Visualize the Data Model in Oracle Policy Automation 12

Visualize the Data Model in Oracle Policy Automation 12

One of the very few areas where I feel that Oracle Policy Automation 10 is slightly better than Oracle Policy Automation 12 is in the area of visualisations. You may remember that in version 10, getting a visual representation for the data model was very easy. To visualize the Data Model in Oracle Policy Automation 12 is not so easy!

Visualize the Data Model in Oracle Policy Automation 12 - Data Model

And what was particularly useful was that it could be copied and pasted into Word or PowerPoint or any other productivity tool.

So the other day I was stuck on a plane and I began to think about this from an Oracle Policy Automation 12 perspective. The data model is stored, as you probably are aware, in the file called projectDataModel.xml which is in the Project folder. It is updated live as you add things to the data model via the Data tab of the Oracle Policy Modeller.

In this file there are, simply put, three sections. Entities and Attributes and Relationships.  There are other sections but these are not of interest today.

Visualize the Data Model in Oracle Policy Automation 12 XML

Oracle Policy Modeller 10 used a third-party component family, Mind Fusions – notably the Diagram Control (from to do a lot of the heavy graphical lifting in the old interface. That component is not, to my knowledge, used in Oracle Policy Modelling 12.

So what if we decided to use it again? The Mind Fusion controls are available as a free trial download. so I popped them into my free Visual Studio 17 and began to think about how to get this up and running. Remember, that this is not professional code because that is not what I do. It’s supposed to be interesting and valuable but you will have to do it properly yourselves.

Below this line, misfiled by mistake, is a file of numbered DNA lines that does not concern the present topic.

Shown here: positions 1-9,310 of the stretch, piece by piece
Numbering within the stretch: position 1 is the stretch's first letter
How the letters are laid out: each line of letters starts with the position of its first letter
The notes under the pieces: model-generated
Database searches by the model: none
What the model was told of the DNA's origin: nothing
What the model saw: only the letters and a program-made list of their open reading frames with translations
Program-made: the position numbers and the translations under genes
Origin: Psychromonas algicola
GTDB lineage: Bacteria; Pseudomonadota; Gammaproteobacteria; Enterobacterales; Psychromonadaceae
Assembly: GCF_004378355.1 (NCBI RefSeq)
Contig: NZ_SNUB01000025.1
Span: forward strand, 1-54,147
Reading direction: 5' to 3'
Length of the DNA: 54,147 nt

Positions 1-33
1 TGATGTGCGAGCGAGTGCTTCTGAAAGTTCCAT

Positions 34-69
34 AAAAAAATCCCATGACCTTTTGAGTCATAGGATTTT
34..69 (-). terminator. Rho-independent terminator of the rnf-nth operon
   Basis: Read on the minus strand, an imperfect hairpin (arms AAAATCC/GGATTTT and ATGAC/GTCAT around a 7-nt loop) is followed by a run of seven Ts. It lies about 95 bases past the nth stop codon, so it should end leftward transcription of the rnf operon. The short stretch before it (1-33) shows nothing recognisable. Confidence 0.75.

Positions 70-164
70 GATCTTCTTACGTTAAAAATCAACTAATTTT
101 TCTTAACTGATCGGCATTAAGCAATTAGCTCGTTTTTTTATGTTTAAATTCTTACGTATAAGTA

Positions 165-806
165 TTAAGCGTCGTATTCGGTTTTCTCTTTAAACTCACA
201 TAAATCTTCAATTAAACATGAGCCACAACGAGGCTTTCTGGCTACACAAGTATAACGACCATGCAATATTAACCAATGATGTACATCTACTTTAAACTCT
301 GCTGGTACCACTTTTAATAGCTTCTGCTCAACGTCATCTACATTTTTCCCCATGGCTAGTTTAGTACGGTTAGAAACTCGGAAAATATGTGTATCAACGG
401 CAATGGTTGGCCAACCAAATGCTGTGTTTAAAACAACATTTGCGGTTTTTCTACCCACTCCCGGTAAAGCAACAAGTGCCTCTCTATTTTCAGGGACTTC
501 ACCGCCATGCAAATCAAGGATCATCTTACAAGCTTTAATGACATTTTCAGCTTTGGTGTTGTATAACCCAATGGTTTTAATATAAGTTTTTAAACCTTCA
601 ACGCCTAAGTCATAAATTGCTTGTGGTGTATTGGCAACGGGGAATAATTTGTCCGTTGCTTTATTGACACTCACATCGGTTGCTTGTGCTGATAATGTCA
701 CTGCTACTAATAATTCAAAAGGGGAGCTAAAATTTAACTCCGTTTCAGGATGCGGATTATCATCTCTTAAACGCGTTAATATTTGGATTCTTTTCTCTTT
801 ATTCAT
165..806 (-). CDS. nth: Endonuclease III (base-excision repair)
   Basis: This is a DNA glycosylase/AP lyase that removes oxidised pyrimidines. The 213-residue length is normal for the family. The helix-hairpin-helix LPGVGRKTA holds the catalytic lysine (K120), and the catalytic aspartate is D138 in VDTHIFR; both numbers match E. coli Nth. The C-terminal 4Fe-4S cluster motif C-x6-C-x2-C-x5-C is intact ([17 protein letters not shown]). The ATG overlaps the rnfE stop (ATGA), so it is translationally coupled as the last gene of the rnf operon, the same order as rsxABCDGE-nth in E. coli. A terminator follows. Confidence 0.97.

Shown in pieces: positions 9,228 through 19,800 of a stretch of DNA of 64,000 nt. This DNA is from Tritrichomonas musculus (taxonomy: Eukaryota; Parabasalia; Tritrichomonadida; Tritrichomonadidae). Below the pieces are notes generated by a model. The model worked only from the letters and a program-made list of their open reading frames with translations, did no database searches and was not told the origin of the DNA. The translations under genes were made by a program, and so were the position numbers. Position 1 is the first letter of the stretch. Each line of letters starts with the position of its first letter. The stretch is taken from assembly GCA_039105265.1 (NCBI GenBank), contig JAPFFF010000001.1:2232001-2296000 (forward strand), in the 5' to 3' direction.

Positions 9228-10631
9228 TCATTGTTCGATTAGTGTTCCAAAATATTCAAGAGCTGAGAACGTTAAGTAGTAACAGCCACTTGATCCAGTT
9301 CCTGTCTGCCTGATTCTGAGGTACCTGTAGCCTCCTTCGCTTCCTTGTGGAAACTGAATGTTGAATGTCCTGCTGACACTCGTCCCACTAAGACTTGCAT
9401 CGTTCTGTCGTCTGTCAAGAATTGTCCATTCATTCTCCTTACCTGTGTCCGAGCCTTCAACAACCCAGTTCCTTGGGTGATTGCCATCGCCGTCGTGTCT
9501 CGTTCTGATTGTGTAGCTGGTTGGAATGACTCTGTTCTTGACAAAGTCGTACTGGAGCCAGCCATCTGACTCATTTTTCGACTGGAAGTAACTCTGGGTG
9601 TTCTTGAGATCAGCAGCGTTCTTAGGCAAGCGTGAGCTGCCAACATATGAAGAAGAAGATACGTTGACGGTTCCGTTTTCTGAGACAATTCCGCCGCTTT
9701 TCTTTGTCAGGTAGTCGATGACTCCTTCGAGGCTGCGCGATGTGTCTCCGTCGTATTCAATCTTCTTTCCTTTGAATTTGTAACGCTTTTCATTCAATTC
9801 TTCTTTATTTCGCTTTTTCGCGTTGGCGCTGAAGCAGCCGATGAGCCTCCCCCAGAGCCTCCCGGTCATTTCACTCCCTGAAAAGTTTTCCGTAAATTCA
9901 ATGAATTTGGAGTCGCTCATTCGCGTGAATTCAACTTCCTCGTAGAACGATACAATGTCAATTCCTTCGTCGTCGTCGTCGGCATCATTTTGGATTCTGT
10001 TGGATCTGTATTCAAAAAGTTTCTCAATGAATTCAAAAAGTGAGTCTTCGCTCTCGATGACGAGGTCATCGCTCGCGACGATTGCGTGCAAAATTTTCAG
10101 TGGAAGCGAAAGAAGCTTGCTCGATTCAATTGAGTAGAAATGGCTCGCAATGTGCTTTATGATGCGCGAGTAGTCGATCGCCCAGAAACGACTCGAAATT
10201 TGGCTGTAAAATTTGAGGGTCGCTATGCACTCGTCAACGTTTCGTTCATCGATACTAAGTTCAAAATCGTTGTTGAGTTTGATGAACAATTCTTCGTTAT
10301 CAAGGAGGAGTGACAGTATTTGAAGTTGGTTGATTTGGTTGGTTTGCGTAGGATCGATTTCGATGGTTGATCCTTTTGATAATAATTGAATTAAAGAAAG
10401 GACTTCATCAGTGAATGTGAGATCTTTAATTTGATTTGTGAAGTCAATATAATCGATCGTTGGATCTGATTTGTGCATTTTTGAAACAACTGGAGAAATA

Firstly, the XML structure is very simple indeed, so loading it into a DataGrid was a matter of a few lines of code. Create a DataSet, load the XML and display it as the data source of the DataGrid.

Private Sub btnLoad_Click(sender As Object, e As EventArgs) Handles btnLoad.Click
        Dim fileDialog As OpenFileDialog = New OpenFileDialog()
        fileDialog.Title = "Open File Dialog"
        fileDialog.InitialDirectory = "C:\Users\SADMIN\Desktop"
        fileDialog.Filter = "XML files (*.xml)|*.xml|All files (*.*)|*.*"
        fileDialog.FilterIndex = 1
        fileDialog.RestoreDirectory = True
        If fileDialog.ShowDialog() = DialogResult.OK Then

            FileNameAndPath = fileDialog.FileName
            dataGrid.DataSource = dataProject
        dataGrid.DataMember = "entity"
        dataGrid2.DataSource = dataProject
            dataGrid2.DataMember = "relationship"
        End If
    End Sub

So now we can display the data in a Grid. Boring, but useful.

OPA 12 - Data Model Visualisation Load DataGrid

The next step is to find out how to display the data in a Diagram. Since the Mind Fusion Diagram control is thoroughly modern, we need to add both a Diagram and a DiagramView to our Project. Then we can load the data into the Diagram, creating Nodes (boxes) and Links (connections) as we go.

I broke it into three steps : Global and it’s attributes, Child Entities and Attributes, and finally Relationships. All Nodes can have a tag so it is a good idea to store the unique identifier in there, which makes it easier to find the correct “source” or “target” for anything you want to do with your Nodes.

Here is a snippet from the initial build up of Child Entities:

    Private Sub CreateFirstLevelChildren(ByVal parentDiagNode As DiagramNode, ByVal parentXmlNode As XmlNode)
        ' Create a loop for all the entities in the XML